The traditional structure of sport organisations is that of a pyramid: the base consists of individuals or clubs who are members of associations which constitute regional or national federations; the national federations are then eventually combined in a single international federation. (14) The main characteristic of the federative movement resides in its monopolistic character: indeed for almost all sport disciplines (15) at every level only one federation exists (16) ("one flag" principle). (17) It is also important to note that there is a membership merely between individuals (e.g. athletes) and associations, or associations and national federations, but not between individuals and organisations of the level after next; also neither athletes nor any federation can be a member of the International Olympic Committee (IOC). (18)

    2. Of football in particular

      The Federation Internationale de Football Association ("FIFA") is an association governed by Swiss law, founded in 1904 and based in Zurich. (19) It has 208 member associations and its goal, enshrined in its Statutes, is the constant improvement of football. FIFA employs some 310 people from over 35 nations and is composed of a Congress (legislative body), Executive Committee (executive body), General Secretariat (administrative body) and committees (assisting the Executive Committee). (20)

      With regard to the admission as a Member of FIFA, Article 10 of the FIFA Statutes provides that:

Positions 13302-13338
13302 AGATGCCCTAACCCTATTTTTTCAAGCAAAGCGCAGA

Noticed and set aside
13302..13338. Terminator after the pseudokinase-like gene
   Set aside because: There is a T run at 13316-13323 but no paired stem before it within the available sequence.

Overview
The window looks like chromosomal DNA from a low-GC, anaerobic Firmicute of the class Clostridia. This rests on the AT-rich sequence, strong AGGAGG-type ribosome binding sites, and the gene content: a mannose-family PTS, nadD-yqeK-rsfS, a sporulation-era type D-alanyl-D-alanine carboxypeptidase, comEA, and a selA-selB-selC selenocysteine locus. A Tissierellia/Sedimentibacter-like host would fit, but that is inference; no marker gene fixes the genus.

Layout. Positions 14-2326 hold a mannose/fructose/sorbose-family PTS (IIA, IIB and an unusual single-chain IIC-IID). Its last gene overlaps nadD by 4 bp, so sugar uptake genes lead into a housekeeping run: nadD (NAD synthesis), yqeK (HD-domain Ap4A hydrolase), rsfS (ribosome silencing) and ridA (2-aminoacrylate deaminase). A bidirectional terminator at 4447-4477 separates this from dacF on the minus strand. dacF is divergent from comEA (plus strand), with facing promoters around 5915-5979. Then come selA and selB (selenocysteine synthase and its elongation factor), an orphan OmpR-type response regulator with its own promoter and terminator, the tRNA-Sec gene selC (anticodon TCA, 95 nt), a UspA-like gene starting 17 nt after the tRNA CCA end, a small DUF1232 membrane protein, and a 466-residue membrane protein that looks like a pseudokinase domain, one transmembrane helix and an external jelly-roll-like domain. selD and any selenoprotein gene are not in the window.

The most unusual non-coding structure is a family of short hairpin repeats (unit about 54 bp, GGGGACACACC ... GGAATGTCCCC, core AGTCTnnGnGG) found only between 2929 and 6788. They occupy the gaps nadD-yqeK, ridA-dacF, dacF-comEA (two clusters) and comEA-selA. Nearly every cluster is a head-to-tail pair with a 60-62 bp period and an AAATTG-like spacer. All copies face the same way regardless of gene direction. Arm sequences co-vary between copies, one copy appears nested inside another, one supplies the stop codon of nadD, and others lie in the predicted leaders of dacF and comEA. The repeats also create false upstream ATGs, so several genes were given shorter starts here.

1. Any Association which is responsible for organising and supervising football in its country may become a Member of FIFA. In this context, the expression "country" shall refer to an independent state recognised by the international community. Subject to par. 5 and par. 6 below, only one Association shall be recognised in each country.

        ....

      2. The Association's legally valid statutes shall be enclosed with the application for membership and shall contain the following mandatory provisions:

        ...

        1. to recognise the Court of Arbitration for Sport, as specified in these Statutes.

      3. Each of the four British Associations is recognised as a separate Member of FIFA.

        ...".

        While, according to Article 10(1) of the FIFA Statutes, normally only one Association shall be recognised in each country, Article 10(5) of the FIFA Statutes provides for an exception for the four British Associations (21) which are recognised as separate Members of FIFA. (22)

  3. An overview of the FIFA Regulations on the Status and Transfer of Players ("FIFA Status Regulations")

    1. Adoption and scope of the FIFA Status Regulations

      The Executive Committee of FIFA has issued the Regulations on the Status and Transfer of Players and annexes, which form an integral part of the basic text, based on Article 5 of the FIFA Statutes of 19 October 2003.

      With regard to the scope, Article 1(1) of the FIFA Status Regulations states that the regulations "lay down global and binding rules concerning the status of players, their eligibility to participate in organised football, and their transfer between clubs belonging to different associations."

      Article 1(3)(b) of the FIFA Status Regulations provides that:

      "Each association shall include in its regulations appropriate means to protect contractual stability, paying due respect to mandatory national law and collective bargaining agreements. In particular, the following principles must be considered.